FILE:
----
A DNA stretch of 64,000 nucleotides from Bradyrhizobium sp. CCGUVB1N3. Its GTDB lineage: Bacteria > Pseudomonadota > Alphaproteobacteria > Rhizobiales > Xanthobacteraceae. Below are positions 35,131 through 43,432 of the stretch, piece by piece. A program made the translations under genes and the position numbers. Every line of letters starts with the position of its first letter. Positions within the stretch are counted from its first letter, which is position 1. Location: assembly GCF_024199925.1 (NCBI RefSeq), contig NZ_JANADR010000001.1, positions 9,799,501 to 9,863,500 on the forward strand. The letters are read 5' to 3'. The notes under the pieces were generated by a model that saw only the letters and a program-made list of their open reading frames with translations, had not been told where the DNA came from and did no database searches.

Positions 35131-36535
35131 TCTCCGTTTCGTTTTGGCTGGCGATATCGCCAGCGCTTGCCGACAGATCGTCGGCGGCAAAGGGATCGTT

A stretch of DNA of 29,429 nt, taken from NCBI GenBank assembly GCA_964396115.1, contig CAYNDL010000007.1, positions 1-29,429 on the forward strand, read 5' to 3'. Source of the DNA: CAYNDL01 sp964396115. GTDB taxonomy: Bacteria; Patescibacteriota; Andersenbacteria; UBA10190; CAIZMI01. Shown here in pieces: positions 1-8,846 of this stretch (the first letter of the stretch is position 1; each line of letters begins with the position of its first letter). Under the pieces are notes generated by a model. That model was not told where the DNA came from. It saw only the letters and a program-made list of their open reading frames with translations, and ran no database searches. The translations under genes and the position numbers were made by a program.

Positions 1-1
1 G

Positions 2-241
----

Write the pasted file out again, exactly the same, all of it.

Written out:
A DNA stretch of 64,000 nucleotides from Bradyrhizobium sp. CCGUVB1N3. Its GTDB lineage: Bacteria > Pseudomonadota > Alphaproteobacteria > Rhizobiales > Xanthobacteraceae. Below are positions 35,131 through 43,432 of the stretch, piece by piece. A program made the translations under genes and the position numbers. Every line of letters starts with the position of its first letter. Positions within the stretch are counted from its first letter, which is position 1. Location: assembly GCF_024199925.1 (NCBI RefSeq), contig NZ_JANADR010000001.1, positions 9,799,501 to 9,863,500 on the forward strand. The letters are read 5' to 3'. The notes under the pieces were generated by a model that saw only the letters and a program-made list of their open reading frames with translations, had not been told where the DNA came from and did no database searches.

Positions 35131-36535
35131 TCTCCGTTTCGTTTTGGCTGGCGATATCGCCAGCGCTTGCCGACAGATCGTCGGCGGCAAAGGGATCGTT

A stretch of DNA of 29,429 nt, taken from NCBI GenBank assembly GCA_964396115.1, contig CAYNDL010000007.1, positions 1-29,429 on the forward strand, read 5' to 3'. Source of the DNA: CAYNDL01 sp964396115. GTDB taxonomy: Bacteria; Patescibacteriota; Andersenbacteria; UBA10190; CAIZMI01. Shown here in pieces: positions 1-8,846 of this stretch (the first letter of the stretch is position 1; each line of letters begins with the position of its first letter). Under the pieces are notes generated by a model. That model was not told where the DNA came from. It saw only the letters and a program-made list of their open reading frames with translations, and ran no database searches. The translations under genes and the position numbers were made by a program.

Positions 1-1
1 G

Positions 2-241